Jenny Wormald Obituary

Thanks to Sybil Jack for writing this short obituary of Jenny Wormald, who was the keynote speaker at the 1990 ANZAMRS (Australian and New Zealand Association of Medieval and Renaissance Studies) Conference in Otago. As many of you are aware of, ANZAMRS and AHMEME (Australian Historians of Medieval and Early Modern Europe) merged in 1996 to form ANZAMEMS.

Jenny Wormald, born Jenny Brown in 1942, read history at Glasgow university and taught there until she was appointed Fellow and Tutor in Modern History at St Hilda’s College in 1985 where she stayed until she ‘retired’ in 2005. Thereafter she returned to Edinburgh to be an Honorary Fellow at the University. From the start of her career she was both brilliant and provocative — she subjected the accepted ideas and explanations of the medieval and early modern period to devastating criticism that forced her colleagues in Scottish history to re-examine and reconstruct their understanding of the period. In the last fifty years she may well have been the most influential historian of medieval and early modern Scotland and her contribution to the re-writing of its history both in her own work and in her editing of volumes of collected studies. She was an incisive speaker as ANZAMRS discovered when she came to the Otago conference in early 1990 as the keynote speaker — an appropriate one for a city established by Scots. She spoke on Mary Queen of Scots, whom she could not abide and attempted to demolish her romantic image. This unpopular approach, which led to considerable argument, saw her later modify her assumptions as she always held everyone should do.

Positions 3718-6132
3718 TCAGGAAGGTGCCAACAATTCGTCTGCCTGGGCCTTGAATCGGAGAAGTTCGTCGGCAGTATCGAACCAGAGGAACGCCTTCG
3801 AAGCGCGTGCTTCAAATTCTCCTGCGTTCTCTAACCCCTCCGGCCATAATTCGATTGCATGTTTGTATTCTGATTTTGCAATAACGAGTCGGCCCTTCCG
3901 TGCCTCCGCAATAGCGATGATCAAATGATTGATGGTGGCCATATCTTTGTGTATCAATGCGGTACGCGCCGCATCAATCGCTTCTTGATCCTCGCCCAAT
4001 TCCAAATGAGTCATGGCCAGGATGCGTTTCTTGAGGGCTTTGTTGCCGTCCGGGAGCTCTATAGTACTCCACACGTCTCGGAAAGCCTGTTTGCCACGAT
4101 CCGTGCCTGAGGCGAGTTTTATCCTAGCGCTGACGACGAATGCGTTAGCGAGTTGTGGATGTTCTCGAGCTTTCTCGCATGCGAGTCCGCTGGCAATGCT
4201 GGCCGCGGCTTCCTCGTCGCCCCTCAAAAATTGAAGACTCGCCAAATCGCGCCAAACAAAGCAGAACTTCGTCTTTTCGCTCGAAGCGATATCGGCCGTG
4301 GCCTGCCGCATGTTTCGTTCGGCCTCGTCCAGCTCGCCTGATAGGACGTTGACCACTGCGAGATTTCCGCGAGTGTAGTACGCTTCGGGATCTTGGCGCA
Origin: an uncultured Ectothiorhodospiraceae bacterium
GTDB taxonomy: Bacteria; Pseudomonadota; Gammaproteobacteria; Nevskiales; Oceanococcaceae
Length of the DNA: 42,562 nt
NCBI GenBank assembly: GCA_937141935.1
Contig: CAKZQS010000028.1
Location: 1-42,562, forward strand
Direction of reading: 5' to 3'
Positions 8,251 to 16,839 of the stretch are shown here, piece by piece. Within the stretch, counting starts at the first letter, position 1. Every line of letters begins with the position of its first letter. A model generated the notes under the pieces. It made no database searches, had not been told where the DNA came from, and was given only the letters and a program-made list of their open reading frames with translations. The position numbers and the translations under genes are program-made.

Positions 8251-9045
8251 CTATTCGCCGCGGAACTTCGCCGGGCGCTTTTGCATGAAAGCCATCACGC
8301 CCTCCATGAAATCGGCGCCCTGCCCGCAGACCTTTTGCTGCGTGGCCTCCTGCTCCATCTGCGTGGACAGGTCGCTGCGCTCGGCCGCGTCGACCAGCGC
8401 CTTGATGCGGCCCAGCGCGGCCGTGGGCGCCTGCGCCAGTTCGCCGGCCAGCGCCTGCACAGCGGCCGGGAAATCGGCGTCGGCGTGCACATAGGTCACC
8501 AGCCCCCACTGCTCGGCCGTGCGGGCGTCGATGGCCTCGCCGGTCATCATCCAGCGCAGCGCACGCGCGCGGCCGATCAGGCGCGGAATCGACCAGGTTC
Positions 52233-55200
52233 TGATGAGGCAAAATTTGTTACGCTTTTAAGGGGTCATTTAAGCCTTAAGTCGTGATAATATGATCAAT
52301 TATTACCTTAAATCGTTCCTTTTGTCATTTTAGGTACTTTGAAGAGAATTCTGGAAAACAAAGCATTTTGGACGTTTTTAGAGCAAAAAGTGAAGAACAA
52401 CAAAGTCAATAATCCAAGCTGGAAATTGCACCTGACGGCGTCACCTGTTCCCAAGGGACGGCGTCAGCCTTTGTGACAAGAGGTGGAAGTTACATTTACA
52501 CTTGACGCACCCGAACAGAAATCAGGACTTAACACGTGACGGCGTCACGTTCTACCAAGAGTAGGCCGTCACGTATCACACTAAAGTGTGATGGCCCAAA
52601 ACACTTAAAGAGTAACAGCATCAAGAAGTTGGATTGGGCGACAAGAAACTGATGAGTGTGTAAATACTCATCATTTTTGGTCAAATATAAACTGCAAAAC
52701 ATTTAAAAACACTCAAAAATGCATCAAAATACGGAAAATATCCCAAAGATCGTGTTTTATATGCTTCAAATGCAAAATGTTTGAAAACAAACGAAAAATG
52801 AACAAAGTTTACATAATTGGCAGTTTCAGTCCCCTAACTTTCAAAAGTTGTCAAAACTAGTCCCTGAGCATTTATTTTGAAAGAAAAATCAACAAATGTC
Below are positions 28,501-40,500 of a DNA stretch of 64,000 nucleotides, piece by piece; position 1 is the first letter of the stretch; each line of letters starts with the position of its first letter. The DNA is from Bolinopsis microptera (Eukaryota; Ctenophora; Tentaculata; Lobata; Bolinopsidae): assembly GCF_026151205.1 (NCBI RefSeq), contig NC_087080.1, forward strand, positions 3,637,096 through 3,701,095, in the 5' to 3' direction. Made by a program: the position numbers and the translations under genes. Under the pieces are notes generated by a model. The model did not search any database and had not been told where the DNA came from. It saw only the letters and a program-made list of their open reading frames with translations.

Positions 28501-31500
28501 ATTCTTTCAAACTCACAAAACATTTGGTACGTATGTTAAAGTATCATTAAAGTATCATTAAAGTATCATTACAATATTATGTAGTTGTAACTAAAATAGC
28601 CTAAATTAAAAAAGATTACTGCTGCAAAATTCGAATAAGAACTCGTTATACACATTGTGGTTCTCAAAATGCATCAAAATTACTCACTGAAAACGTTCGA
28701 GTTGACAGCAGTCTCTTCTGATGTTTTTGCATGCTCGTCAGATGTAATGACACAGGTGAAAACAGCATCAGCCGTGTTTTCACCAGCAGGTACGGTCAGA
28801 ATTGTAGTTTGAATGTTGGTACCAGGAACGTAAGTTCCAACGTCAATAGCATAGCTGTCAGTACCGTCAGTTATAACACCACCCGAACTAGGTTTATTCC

Her students remembered her as a stimulating teacher who drew out reticent students and encouraged them to debate. Her friends and colleagues found her both supportive and helpful in matters of research and teaching. In her retirement she continued to work and to give lectures and papers at conferences — perhaps the last in August this year at the Scottish Legal History Group Annual Conference when she spoke on James VI and I — another person about whom she changed her mind.

She married Patrick Wormald, a distinguish historian of early English law, when he moved from Oxford to Glasgow in 1974 and they assisted one another to develop penetrating new ideas. She had two sons but domesticity did not impede her research and writing.